NREL developed an approach using pyrolysis, analyzing the vapor from the samples produced by heat in the absence of oxygen, which is called high-throughput analysis pyrolysis, or HTAP. Pyrolysis destroys the sample, but the sample is tiny four milligrams for the pyrolysis approach versus 10 grams for the traditional approach.
Difference in Signal Intensity Identifies Gene Manipulations
The lignin in a plant is crucial for its development and insect resistance, but it can stand in the way of enzymes that want to get at the sugars locked up in the carbohydrates. It's the deconstruction of the raw sugars that produces the sugars the biofuels industry finds valuable.
Lignin is a big molecule. Heating it up in the absence of oxygen pyrolysis breaks it down into smaller fragments that can be read by a molecular beam mass spectrometer.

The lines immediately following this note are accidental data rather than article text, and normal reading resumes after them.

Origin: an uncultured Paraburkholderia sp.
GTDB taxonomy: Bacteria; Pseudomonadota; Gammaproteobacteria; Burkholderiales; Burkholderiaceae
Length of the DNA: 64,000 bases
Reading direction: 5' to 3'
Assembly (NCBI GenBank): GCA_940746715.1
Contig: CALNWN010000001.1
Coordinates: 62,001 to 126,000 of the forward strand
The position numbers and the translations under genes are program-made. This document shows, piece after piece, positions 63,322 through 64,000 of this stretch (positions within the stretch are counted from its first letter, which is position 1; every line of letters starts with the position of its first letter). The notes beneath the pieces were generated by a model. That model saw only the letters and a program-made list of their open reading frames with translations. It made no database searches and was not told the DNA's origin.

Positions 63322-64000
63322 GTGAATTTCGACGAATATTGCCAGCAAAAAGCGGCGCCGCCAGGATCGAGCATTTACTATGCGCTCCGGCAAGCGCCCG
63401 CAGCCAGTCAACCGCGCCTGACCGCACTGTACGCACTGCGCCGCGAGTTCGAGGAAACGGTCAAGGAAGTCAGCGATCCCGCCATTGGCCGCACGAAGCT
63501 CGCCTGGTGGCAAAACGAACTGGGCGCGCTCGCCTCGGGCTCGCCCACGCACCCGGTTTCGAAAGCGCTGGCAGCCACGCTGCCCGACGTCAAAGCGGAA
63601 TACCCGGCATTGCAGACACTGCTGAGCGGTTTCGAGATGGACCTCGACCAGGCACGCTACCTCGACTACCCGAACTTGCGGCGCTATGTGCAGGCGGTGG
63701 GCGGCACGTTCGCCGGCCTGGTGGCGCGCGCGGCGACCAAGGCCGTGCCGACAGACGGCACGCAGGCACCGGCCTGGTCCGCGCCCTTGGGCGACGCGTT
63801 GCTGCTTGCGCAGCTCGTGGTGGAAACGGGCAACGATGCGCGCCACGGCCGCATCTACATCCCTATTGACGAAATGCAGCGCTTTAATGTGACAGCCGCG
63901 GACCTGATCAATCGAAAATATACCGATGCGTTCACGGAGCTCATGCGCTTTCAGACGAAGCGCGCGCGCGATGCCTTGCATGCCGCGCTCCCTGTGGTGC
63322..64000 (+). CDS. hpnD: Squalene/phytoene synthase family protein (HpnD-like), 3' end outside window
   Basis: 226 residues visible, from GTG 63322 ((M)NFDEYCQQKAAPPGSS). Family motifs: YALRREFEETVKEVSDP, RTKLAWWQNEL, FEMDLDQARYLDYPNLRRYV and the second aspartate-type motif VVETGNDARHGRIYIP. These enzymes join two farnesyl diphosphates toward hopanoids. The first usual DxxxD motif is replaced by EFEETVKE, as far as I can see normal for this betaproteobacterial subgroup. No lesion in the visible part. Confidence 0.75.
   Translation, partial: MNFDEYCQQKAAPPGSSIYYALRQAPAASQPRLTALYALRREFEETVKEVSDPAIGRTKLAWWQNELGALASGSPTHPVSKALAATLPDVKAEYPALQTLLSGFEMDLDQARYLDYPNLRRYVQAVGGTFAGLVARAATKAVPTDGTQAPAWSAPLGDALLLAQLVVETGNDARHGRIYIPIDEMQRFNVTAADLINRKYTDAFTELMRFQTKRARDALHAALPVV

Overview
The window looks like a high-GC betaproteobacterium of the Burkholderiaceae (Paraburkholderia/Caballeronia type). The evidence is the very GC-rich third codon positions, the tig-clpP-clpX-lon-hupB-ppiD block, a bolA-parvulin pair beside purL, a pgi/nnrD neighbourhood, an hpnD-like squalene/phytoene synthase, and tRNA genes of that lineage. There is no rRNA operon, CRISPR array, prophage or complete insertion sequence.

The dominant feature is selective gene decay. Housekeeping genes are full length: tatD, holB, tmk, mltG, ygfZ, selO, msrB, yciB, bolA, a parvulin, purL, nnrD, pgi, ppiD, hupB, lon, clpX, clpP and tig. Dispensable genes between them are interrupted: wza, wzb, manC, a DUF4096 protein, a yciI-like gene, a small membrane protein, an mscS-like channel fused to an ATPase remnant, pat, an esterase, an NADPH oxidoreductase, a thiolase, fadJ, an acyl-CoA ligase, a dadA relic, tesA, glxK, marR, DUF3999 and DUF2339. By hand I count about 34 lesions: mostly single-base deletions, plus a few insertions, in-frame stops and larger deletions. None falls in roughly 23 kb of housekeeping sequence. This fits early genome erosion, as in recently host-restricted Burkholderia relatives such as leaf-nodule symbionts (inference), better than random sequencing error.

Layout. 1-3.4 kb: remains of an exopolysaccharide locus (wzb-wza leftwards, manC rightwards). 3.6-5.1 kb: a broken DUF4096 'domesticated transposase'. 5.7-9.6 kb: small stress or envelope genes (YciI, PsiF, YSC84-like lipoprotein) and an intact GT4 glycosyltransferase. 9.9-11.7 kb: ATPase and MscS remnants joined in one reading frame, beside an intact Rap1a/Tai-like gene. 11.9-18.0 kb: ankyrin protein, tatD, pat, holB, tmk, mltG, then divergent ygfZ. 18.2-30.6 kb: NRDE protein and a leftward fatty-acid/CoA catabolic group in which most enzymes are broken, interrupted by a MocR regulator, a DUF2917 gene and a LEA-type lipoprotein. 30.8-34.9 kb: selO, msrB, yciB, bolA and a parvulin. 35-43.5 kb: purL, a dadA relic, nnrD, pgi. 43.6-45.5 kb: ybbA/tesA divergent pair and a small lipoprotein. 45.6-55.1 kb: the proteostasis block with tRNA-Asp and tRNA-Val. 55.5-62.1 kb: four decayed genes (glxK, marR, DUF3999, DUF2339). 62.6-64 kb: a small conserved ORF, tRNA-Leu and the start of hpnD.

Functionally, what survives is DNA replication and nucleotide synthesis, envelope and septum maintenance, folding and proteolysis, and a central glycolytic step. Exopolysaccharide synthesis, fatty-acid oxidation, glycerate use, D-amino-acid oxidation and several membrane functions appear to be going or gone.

The ratios of lignin to carbohydrate components, together with the intensity of the lignin peaks, can tell a scientist how easily a plant will give up its sugars.
HTAP integrates a molecular beam mass spectrometer with the pyrolysis unit to quickly determine chemical signatures (phenotypes) on small amounts of biomass samples that can be used for, among other things, identifying the genes controlling the chemical makeup.
Samples drop into the oven, where the pyrolysis creates a vapor that is read by the mass spectrometer a chemical fingerprint. The auto-sampler quickly moves the samples into place and back out again, so the measurements can be taken every couple of minutes or so. Combining the HTAP chemical phenotypes with information such as genetic markers can signal there is a gene nearby that controls those chemical phenotypes for better or worse.
HTAP can potentially reduce the amount of energy needed for ethanol production, said NREL's Mark Davis, princ
|Contact: David Glickson|
DOE/National Renewable Energy Laboratory